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Face shape is in our genes

Researchers have made great strides in identifying genes that contribute to facial traits. The many characteristics that make up a person's face, nose size and face width, are determined by specific genes and their variations.


Several tyes of evidence suggest that a person's facial shape is controlled by their genes, but scientists can't explain how, according to John Shaffer PhD, of the University of Pittsburgh in Pennsylvania. He and his colleagues published their study August 25 in PLOS Genetics.

To identify facial gene variations, scientists searched the whole genome looking for associations between 20 facial characteristics measured from 3D images of 3,118 healthy individuals (European ancestry). They also looked at almost one million single base pair variations called SNPs, located across the entire human genome.

Facial width, the distance between the eyes, the size of the nose and the distance between the lips and eyes, all have statistically significant associations between SNPs. Researchers also analyzed two earlier, similar genome-wide studies to confirm their findings.

Several genetic regions contributing to face shape contain genes known to play a role in facial abnormalities. The scientists hope to eventually be able to identify genetic risk factors leading to anomalies such as cleft lip and/or palate, through these studies.


"Our analysis identified several genetic associations with facial features not previously described in earlier genome-wide studies.

"What is exciting is that many of these involve chromosomal regions harboring genes with known craniofacial function.

"Such findings can provide insights into the role genes play in forming the face and improve our understanding of the causal factors leading to certain craniofacial birth defects."


Seth Weinberg PhD, Corresponding author.


It is important to keep in mind these findings most likely represent only a small fraction of the genes influencing the size and shape of the human face.

Abstract
Numerous lines of evidence point to a genetic basis for facial morphology in humans, yet little is known about how specific genetic variants relate to the phenotypic expression of many common facial features. We conducted genome-wide association meta-analyses of 20 quantitative facial measurements derived from the 3D surface images of 3118 healthy individuals of European ancestry belonging to two US cohorts. Analyses were performed on just under one million genotyped SNPs (Illumina OmniExpress+Exome v1.2 array) imputed to the 1000 Genomes reference panel (Phase 3). We observed genome-wide significant associations (p < 5 x 10−8) for cranial base width at 14q21.1 and 20q12, intercanthal width at 1p13.3 and Xq13.2, nasal width at 20p11.22, nasal ala length at 14q11.2, and upper facial depth at 11q22.1. Several genes in the associated regions are known to play roles in craniofacial development or in syndromes affecting the face: MAFB, PAX9, MIPOL1, ALX3, HDAC8, and PAX1. We also tested genotype-phenotype associations reported in two previous genome-wide studies and found evidence of replication for nasal ala length and SNPs in CACNA2D3 and PRDM16. These results provide further evidence that common variants in regions harboring genes of known craniofacial function contribute to normal variation in human facial features. Improved understanding of the genes associated with facial morphology in healthy individuals can provide insights into the pathways and mechanisms controlling normal and abnormal facial morphogenesis.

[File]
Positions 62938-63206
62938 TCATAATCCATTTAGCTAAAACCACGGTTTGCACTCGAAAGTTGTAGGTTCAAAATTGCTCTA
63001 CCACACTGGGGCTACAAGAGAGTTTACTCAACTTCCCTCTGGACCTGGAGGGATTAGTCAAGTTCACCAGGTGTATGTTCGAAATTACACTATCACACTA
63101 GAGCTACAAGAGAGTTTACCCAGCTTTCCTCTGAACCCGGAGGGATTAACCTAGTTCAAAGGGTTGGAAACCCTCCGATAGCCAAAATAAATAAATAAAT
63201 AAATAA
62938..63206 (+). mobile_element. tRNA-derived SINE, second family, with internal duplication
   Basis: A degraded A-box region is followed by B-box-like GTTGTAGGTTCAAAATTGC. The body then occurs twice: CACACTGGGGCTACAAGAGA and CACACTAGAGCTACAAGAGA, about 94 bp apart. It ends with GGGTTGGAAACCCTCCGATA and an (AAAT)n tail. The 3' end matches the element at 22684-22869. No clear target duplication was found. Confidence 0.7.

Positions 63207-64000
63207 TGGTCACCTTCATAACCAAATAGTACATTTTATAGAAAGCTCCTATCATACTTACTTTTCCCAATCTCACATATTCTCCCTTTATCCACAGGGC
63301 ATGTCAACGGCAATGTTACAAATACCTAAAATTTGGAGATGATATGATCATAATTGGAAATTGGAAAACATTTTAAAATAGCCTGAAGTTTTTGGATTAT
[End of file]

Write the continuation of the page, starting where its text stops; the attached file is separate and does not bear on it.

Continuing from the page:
Article in PLOS Genetics: http://dx.plos.org/10.1371/journal.pgen.1006149

Citation: Shaffer JR, Orlova E, Lee MK, Leslie EJ, Raffensperger ZD, Heike CL, et al. (2016) Genome-Wide Association Study Reveals Multiple Loci Influencing Normal Human Facial Morphology. PLoS Genet 12(8): e1006149. doi:10.1371/journal. pgen.1006149

Image Credit: John Shaffer and colleagues

Funding: The National Institute for Dental and Craniofacial Research provided funding through the following grants: U01-DE020078 (SMW, MLM); U01-DE020057 (JCM, MLM); R01-DE016148 (MLM, SMW); U01-DE020054 (RAS); U01-DE024425 (MLM); K99-DE02560 (EJL). Funding for genotyping was provided by the National Human Genome Research Institute: X01-HG007821 (MLM, SMW, EF). Funding for initial genomic data cleaning by the University of Washington (CAL and CCL) was provided by contract #HHSN268201200008I from the National Institute for Dental and Craniofacial Research awarded to the Center for Inherited Disease Research (CIDR). Additional funding for was provided by the National Institute of Justice: 2013-DN-BX-K005 (RAS). The funders had no role in study design, data collection and analysis, decision to publish, or preparation of the manuscript.

Competing Interests: The authors have declared that no competing interests exist.
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Aug 29, 2016   Fetal Timeline   Maternal Timeline   News   News Archive   



BOTTOM: composite Manhattan plot showing genetic association results for all 20 facial traits.
HORIZONTAL RED LINE: represents threshold for genome statistical significance at p < 5 x 10-8.
Seven genetic associations weve observed  that surpassed this threshold.
For each signal, the associated facial trait is shown above with chromosomal
location of top SNP and potentially relevant genes in immediate vicinity.
Image Credit:
John Shaffer and colleagues.


 


 

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